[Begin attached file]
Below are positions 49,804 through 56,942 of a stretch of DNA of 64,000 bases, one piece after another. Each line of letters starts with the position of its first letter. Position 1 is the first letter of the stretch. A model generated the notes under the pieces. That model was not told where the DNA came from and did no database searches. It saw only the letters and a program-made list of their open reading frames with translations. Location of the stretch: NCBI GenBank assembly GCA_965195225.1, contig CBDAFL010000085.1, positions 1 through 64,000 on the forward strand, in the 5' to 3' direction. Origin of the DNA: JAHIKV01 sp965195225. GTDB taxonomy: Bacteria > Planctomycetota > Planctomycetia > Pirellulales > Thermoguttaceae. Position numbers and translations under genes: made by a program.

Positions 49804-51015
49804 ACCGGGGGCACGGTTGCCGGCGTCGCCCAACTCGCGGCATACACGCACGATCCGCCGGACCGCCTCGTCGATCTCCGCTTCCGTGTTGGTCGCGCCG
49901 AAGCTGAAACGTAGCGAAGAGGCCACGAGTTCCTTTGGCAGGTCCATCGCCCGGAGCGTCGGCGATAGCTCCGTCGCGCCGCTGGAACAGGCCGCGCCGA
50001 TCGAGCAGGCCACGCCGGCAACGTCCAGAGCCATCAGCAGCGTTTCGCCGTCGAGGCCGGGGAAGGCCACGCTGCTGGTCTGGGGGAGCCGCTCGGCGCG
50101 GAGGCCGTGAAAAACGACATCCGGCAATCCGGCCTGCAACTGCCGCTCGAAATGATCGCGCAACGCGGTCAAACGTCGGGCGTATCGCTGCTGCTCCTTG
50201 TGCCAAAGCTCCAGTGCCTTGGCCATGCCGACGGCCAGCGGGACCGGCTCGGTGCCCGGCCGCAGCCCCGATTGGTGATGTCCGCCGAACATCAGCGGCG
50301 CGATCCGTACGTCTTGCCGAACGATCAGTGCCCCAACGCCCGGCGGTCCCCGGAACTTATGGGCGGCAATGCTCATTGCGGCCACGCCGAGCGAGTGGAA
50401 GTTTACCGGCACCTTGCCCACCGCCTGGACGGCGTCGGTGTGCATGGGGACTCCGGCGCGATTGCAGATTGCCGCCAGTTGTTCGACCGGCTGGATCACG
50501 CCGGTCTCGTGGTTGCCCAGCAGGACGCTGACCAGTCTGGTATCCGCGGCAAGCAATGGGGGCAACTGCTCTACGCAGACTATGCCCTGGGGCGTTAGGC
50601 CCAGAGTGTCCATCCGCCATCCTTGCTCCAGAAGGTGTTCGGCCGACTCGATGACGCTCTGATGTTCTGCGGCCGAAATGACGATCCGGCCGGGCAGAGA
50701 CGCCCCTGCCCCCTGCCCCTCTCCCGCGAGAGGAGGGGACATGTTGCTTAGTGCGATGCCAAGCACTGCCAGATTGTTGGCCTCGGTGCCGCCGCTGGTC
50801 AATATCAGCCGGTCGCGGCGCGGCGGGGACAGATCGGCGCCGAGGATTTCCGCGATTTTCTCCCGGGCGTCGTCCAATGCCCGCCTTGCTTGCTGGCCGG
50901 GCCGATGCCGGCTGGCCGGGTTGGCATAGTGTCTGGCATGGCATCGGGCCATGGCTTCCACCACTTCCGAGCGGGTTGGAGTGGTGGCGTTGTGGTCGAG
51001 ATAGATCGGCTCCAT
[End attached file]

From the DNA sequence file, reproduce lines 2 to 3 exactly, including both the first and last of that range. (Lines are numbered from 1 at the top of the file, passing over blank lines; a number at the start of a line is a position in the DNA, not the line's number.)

Positions 49804-51015
49804 ACCGGGGGCACGGTTGCCGGCGTCGCCCAACTCGCGGCATACACGCACGATCCGCCGGACCGCCTCGTCGATCTCCGCTTCCGTGTTGGTCGCGCCG